Not all modern reverbs are algorithmic. Recent advances in computing power have led to the introduction of 'convolution' or 'impulse' processors. These devices use recordings of natural spaces (or even other effects processors) to mathematically recreate the response of that space and apply it to an audio signal, and they can be uncannily realistic. Most of them are software-based, though a few companies have produced hardware variations.
Anatomy of a reverb
Reverbs come in a wide variety of guises. Some are dead simple, with only a few controls, while others are populated with a bewildering selection of knobs and sliders. Most of them will provide a handful of common parameters. You'll likely find a decay parameter for adjusting the length of the reverb tail, and there may also be some sort of filtering or diffusion applied to that tail. You may have a 'room size' parameter. You will likely also find a 'pre-delay', which allows you to adjust the time between the original signal and the reverb itself. This particular function is essential if you want to maintain any sort of clarity in the original signal.
Obviously, there's a lot to explore here, and it takes a bit of practice to make it all work. One of the most common failings of the bedroom producer is the overuse or misuse of reverb. If you want your main vocal line to stand out, don't slather it in 'verb. Any reverb will make a signal sound as if it were coming from a distance. You can, of course, use this to your advantage to create imaginary three-dimensional sonic spaces.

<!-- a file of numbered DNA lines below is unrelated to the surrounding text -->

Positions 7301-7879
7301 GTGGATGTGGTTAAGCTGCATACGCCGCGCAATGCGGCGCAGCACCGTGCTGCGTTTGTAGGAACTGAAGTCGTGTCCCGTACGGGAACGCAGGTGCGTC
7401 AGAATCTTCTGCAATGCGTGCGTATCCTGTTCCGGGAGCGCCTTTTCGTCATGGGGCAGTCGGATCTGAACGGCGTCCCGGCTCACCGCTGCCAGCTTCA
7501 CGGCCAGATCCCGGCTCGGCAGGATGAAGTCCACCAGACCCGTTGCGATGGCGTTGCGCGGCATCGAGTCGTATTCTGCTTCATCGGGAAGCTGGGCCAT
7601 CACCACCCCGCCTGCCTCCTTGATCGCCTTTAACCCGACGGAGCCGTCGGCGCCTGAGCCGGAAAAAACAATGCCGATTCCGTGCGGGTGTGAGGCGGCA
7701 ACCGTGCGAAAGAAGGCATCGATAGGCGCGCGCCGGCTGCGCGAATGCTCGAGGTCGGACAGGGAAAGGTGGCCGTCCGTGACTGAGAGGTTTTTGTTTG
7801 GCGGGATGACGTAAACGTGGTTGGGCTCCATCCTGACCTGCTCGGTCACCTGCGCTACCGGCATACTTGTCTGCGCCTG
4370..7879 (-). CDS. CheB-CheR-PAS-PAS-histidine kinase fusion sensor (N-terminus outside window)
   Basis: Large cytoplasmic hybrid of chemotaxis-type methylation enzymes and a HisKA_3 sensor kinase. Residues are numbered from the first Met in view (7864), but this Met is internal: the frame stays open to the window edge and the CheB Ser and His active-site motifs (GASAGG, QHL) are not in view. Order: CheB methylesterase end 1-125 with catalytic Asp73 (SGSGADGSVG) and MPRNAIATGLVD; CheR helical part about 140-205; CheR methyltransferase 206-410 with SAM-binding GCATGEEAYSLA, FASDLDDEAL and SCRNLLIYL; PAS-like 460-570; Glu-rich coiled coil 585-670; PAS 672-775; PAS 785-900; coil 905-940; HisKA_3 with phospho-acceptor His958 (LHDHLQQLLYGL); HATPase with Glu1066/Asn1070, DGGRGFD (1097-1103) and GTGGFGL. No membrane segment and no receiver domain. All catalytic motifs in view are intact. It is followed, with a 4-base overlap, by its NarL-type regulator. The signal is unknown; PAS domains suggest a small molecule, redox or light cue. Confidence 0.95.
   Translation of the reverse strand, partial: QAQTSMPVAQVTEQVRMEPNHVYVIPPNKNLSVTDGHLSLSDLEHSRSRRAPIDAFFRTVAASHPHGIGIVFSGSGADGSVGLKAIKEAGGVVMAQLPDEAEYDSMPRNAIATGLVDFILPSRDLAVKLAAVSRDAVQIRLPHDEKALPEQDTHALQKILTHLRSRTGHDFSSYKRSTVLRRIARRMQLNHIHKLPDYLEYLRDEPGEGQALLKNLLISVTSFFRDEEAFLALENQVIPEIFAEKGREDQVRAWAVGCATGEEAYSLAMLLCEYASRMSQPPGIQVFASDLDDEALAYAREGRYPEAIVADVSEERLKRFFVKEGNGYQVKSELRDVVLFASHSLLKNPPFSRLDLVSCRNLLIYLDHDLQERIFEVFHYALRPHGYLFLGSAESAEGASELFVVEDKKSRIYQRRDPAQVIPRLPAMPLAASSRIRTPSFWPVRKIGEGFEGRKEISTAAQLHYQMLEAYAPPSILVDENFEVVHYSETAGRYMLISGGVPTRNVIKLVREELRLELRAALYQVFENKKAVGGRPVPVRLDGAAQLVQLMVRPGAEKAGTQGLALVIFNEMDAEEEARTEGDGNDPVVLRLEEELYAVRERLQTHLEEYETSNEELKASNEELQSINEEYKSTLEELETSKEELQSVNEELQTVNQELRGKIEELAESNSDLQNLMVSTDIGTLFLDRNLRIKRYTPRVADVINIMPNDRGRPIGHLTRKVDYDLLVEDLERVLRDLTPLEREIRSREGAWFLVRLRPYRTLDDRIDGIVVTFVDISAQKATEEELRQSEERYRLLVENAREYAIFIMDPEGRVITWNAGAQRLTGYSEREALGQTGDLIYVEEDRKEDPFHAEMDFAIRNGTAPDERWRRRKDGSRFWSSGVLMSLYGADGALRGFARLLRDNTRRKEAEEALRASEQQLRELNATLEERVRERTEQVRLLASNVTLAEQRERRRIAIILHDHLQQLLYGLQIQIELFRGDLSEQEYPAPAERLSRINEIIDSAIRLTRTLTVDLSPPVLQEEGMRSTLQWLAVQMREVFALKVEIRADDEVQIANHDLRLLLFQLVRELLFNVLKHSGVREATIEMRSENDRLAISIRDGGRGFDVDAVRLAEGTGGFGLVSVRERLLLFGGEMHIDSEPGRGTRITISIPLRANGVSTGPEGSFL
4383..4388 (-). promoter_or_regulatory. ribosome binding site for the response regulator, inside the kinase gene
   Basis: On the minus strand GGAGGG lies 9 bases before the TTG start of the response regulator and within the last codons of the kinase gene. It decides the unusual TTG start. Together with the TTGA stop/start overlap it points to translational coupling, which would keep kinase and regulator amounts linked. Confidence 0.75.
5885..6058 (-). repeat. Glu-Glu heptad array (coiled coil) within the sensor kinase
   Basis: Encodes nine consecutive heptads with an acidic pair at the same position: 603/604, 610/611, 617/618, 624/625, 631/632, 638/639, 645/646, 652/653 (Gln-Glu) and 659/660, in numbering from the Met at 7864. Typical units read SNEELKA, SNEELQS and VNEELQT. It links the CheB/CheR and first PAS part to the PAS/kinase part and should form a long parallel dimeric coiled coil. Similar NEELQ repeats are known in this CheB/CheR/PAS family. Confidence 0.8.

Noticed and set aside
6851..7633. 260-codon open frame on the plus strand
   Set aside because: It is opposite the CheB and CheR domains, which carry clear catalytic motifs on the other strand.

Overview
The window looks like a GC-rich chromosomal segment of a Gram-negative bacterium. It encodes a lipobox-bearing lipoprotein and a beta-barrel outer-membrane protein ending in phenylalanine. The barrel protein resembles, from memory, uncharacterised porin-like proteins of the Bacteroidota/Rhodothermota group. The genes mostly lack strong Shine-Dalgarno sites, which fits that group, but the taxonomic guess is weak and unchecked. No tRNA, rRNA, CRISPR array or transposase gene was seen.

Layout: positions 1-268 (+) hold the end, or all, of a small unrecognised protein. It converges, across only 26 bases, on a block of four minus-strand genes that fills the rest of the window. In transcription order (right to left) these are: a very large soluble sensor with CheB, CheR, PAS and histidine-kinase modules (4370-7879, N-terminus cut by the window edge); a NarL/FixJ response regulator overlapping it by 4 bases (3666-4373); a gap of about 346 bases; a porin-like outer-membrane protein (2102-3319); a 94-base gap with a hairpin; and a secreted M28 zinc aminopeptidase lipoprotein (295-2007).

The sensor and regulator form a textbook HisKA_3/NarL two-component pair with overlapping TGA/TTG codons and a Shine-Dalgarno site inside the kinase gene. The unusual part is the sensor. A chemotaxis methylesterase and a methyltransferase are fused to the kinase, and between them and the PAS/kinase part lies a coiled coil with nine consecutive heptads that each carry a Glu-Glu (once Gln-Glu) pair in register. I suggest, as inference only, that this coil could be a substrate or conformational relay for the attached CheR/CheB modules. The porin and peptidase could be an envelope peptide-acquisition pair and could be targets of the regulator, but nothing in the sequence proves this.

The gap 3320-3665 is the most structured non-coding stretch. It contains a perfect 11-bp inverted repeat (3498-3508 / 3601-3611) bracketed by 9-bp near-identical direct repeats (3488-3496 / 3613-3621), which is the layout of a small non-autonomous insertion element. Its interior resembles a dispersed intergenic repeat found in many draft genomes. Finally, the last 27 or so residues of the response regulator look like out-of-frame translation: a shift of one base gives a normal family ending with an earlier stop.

A few word of caution, though: applying reverb is a bit like pouring HP Sauce on your food. A little can enhance the flavour and make for a more enjoyable experience, but too much can overwhelm the meal and leave a bad aftertaste. That's not to say that reverb can't be used for special effects - think Phil Collins' snare or the huge dubstep soundscapes of artists such as Nero - but when used in a mix, discretion is the key to a professional sound.
Four versatile reverb plug-ins
Audio Damage Eos, $49
Audio Damage is an expert at wringing a classic hardware sound from a plug-in, and Eos does the trick with not only a pair of awesome plate algorithms, but also a dense, rich 'Superhall' algorithm that sounds for all the world like Brian Eno giving an Eventide what for. This sort of rich, moving texture is not available when using convolution 'verbs.
Rob Papen RP-Verb, £129
If you like your effects to fall into the 'set it and forget it' category, you can rule out Rob Papen's awesomely interactive RP-Verb. But if you like effects that can be teased, tweaked, modulated and manipulated, this baby's for you. MIDI controllers are supported, and there are some unusual inclusions such as distortion and ensemble effects. Clever stuff.
KResearch KR-Reverb Fs, Free
This is a dead-simple reverb plug-in culled from KR's commercial KR-Space. You get control over early and late reflection sizes, diffusion, decay and a whole lot more, and it'll support host sample rates up to 96KHz. KR-Reverb FS is cross-platform - there's even a Linux version.
Acustica Audio Nebula3, Free/€80/€119
Nebula3 is a convolution-based multi-effects processor that can emulate a wide range of natural spaces and classic hardware devices. There are three versions, including a free one. Many impulses are bundled with the plug-in, along with N.A.T.3, which enables you to build multi-sampled impulse collections into Nebula3 patches.
For a comprehensive selection of effects tutorials and techniques, check out Computer Music Special: Effects (issue 47) which is on sale now.
Liked this? Now read: The effects that changed music